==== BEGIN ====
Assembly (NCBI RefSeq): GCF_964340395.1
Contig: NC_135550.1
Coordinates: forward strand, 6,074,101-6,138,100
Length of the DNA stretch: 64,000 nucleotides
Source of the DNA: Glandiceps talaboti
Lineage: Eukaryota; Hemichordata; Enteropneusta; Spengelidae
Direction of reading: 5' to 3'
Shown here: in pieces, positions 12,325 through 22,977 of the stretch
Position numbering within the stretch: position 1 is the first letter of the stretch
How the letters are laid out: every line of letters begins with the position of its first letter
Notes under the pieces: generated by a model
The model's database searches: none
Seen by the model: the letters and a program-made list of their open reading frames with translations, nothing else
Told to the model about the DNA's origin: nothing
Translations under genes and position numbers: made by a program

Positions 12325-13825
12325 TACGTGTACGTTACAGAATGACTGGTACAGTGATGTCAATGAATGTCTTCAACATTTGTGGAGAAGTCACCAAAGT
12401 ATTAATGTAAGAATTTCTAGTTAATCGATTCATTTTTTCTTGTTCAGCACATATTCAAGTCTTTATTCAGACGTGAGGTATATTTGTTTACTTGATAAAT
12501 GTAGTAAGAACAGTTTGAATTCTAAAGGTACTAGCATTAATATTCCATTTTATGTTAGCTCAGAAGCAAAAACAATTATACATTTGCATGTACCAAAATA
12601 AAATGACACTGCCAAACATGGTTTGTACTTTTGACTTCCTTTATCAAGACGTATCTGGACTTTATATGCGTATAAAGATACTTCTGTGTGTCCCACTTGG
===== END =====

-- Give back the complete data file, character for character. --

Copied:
Assembly (NCBI RefSeq): GCF_964340395.1
Contig: NC_135550.1
Coordinates: forward strand, 6,074,101-6,138,100
Length of the DNA stretch: 64,000 nucleotides
Source of the DNA: Glandiceps talaboti
Lineage: Eukaryota; Hemichordata; Enteropneusta; Spengelidae
Direction of reading: 5' to 3'
Shown here: in pieces, positions 12,325 through 22,977 of the stretch
Position numbering within the stretch: position 1 is the first letter of the stretch
How the letters are laid out: every line of letters begins with the position of its first letter
Notes under the pieces: generated by a model
The model's database searches: none
Seen by the model: the letters and a program-made list of their open reading frames with translations, nothing else
Told to the model about the DNA's origin: nothing
Translations under genes and position numbers: made by a program

Positions 12325-13825
12325 TACGTGTACGTTACAGAATGACTGGTACAGTGATGTCAATGAATGTCTTCAACATTTGTGGAGAAGTCACCAAAGT
12401 ATTAATGTAAGAATTTCTAGTTAATCGATTCATTTTTTCTTGTTCAGCACATATTCAAGTCTTTATTCAGACGTGAGGTATATTTGTTTACTTGATAAAT
12501 GTAGTAAGAACAGTTTGAATTCTAAAGGTACTAGCATTAATATTCCATTTTATGTTAGCTCAGAAGCAAAAACAATTATACATTTGCATGTACCAAAATA
12601 AAATGACACTGCCAAACATGGTTTGTACTTTTGACTTCCTTTATCAAGACGTATCTGGACTTTATATGCGTATAAAGATACTTCTGTGTGTCCCACTTGG